Frederick Douglass: Gentleman of Letters

  Frederick Douglass (1818 – 1895), African American writer, orator, and social activist, was a gentleman of letters. Born into slavery, he was largely self-taught, learning to read and write prior to entering his teens. His eloquence and fiery oratory gave him great influence as an abolitionist, social activist, and diplomat throughout his adult lifetime. Last month, on a visit with my daughter in Washington, DC, we had the opportunity to tour Frederick Douglass’s final home, Cedar Hill, located in Anacostia. Douglass, who purchased Cedar Hill from the Freedmen’s Bank in 1877, lived there for seventeen…

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Favorite Books 2017

New enticing titles are on the horizon in 2018, but looking back, I would like to share some of my favorite books from 2017. Many “best books” of the year lists are compiled near the end of the year – check out New York Times, Washington Post, NPR, and Publishers Weekly, to name just a few. While some of my favorite books are crossovers from these lists, and/or appear on local and/or national bestsellers lists, my lists are by no means comprehensive or definitive. The following reading suggestions are merely those that I found most enjoyable…

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Gratitude: The Art of the Thank You Note

Despite the accelerating demise of the personal, handwritten letter, the art of bread and butter letters and thank you notes appears to have continuing life. Expressing gratitude sometimes can be difficult, but even a brief note of thanks is always welcome, and one of the most meaningful and important communications we undertake. While social usage evolves over time, good manners are timeless. In Your Best Foot Forward: Social Usage for Young Moderns (McGraw Hill Book Company, Inc., c. 1940) by Dorothy Stratton and Helen B. Schleman, the authors advise that “You are expected to write a…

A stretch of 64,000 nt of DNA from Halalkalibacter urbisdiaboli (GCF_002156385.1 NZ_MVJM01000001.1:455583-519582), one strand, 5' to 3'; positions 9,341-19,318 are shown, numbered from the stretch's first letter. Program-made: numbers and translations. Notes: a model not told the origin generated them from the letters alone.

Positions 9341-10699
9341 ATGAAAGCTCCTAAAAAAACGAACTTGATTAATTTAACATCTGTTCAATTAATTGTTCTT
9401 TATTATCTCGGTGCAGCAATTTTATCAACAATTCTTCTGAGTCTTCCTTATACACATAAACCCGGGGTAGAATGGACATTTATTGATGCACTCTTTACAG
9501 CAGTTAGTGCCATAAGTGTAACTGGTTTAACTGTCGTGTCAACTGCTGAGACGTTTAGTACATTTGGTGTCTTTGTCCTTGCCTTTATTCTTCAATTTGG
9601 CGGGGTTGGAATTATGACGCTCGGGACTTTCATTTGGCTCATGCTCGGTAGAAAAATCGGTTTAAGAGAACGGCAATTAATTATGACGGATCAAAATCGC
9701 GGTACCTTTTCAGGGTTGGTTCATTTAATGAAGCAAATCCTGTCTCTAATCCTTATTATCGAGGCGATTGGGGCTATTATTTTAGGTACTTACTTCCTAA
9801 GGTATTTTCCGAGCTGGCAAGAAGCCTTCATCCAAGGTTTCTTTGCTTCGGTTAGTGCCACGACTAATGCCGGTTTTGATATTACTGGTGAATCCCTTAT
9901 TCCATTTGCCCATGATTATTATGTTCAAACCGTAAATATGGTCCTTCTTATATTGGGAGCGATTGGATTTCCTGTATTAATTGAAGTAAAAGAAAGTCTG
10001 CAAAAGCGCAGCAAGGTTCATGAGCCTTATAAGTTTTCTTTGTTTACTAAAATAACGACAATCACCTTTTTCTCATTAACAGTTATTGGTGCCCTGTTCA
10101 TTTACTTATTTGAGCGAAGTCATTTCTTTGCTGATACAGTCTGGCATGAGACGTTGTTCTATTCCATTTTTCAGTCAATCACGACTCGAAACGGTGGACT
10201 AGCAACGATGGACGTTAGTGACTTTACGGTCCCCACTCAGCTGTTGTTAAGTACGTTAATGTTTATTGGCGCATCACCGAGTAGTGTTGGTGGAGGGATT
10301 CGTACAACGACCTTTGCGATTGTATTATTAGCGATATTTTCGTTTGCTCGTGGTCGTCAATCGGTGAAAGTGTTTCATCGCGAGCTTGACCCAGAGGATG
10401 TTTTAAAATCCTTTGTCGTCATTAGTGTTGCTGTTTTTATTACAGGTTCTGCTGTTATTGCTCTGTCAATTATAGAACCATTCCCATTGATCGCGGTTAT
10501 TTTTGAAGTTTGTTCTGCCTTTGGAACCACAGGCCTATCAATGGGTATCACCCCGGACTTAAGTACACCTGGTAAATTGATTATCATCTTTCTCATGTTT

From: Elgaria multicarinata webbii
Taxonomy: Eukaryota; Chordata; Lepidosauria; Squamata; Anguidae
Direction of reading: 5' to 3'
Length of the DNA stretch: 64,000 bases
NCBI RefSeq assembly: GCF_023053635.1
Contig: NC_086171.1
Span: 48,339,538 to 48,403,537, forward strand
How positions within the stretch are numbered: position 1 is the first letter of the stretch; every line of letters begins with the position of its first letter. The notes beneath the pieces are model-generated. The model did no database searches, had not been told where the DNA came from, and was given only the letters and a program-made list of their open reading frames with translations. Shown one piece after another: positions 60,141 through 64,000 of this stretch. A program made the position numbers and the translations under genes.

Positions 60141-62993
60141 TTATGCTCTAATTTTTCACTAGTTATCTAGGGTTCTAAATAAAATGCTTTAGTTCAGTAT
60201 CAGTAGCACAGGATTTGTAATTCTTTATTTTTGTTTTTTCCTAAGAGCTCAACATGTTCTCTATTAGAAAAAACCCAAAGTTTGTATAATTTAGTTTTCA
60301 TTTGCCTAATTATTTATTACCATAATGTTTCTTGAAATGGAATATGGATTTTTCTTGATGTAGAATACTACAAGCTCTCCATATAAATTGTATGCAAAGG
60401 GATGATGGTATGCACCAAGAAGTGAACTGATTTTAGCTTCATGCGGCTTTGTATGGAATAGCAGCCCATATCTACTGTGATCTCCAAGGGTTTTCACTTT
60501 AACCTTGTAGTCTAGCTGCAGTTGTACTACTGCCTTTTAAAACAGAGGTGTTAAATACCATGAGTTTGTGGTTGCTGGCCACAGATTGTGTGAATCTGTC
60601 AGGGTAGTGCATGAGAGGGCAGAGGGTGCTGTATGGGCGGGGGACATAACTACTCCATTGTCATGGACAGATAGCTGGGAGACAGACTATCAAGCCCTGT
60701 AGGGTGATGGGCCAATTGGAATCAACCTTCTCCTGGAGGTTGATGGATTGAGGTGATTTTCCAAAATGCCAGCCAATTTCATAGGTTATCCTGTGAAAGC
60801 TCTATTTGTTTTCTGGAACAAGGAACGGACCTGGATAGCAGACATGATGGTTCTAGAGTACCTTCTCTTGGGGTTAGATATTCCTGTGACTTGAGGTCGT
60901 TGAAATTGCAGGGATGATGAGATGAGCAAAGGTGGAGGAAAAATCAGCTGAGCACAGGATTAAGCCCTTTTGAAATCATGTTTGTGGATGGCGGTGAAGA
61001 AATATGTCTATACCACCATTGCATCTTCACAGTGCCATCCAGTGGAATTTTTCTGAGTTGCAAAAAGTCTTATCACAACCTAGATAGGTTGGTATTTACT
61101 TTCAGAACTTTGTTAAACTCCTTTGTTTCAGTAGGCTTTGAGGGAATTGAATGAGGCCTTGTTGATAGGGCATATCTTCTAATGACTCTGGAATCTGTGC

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Letters 4.23 – 4.28.14

Dear Correspondents, It has been incredibly satisfying to receive such a strong response to last week’s launch of socialcorrespondence.com. It seems that many of us are nostalgic for the mail of the old days, but still prefer to conduct our social correspondence by e-mail or social media, and limit our snail mail offerings to thank you, sympathy and sometimes birthday notes. Perhaps if we all committed ourselves to writing one short letter a week, hand written and sent through the mail, we would regain that sense of satisfaction upon hearing the arrival of the postal carrier…

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Typewriter Musings
In store display: Papel New York, Brooklyn

Typewriter Musings

Manson Whitlock, often described as America’s oldest typewriter repairman, passed away in Bethany, Connecticut in August 2013 at the age of 96.  He began repairing typewriters in 1930 in his father’s New Haven bookstore and continued in this profession until a few months before his death.  His obituary in the Washington Post notes several of his prominent clients, including authors William Manchester, Robert Penn Warren, and Archibald MacLeish. For decades, Manson Whitlock repaired typewriters for students and professors from nearby Yale University. The New York Times Magazine noted that he "fixed more than 300,000 of them…

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Welcome to Social Correspondence

Welcome to Social Correspondence! This blog is dedicated to the art of letter writing. Too few of us actually receive “real” letters in the mail. For the most part, we don’t write them either. Letters in the mail were once a lifeline for people. Rather than placing expensive phone calls or using hand delivered missives, the U.S. Postal Service was the primary means of staying in touch with friends and loved ones and for business transactions. Today communication comes with many options. We can text, email, and use social media. We even can look at one…

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